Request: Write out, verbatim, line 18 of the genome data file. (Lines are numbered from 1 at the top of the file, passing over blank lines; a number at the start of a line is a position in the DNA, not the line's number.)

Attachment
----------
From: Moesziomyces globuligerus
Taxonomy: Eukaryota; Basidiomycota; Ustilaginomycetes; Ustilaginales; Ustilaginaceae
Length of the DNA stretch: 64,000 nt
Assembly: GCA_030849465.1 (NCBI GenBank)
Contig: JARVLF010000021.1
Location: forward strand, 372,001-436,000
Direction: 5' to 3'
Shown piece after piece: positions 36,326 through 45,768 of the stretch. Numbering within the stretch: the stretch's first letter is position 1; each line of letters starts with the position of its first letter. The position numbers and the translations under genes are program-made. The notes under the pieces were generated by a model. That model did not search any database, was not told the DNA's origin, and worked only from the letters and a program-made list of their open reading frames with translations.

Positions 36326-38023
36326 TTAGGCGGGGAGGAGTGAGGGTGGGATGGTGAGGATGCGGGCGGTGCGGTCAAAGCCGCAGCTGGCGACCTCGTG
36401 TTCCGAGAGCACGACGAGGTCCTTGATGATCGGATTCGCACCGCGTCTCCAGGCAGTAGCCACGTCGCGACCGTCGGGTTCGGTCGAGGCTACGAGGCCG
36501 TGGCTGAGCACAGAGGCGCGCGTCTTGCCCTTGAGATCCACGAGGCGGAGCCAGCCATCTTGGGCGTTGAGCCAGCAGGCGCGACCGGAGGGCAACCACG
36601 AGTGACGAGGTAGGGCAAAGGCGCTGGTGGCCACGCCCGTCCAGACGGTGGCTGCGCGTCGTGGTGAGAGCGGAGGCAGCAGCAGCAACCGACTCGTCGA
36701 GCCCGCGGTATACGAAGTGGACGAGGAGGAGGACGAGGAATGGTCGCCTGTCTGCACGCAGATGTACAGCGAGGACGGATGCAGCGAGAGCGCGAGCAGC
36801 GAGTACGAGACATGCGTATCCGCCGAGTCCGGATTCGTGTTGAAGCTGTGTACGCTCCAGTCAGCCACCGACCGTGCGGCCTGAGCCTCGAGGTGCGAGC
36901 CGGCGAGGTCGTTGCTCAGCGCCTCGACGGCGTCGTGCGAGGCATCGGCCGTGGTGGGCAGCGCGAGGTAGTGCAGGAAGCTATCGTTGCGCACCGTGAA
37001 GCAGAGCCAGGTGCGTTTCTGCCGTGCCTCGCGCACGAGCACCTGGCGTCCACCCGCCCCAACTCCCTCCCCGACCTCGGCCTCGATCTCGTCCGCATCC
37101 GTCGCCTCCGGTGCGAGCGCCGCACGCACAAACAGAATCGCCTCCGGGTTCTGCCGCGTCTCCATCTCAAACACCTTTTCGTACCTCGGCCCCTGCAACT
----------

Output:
37101 GTCGCCTCCGGTGCGAGCGCCGCACGCACAAACAGAATCGCCTCCGGGTTCTGCCGCGTCTCCATCTCAAACACCTTTTCGTACCTCGGCCCCTGCAACT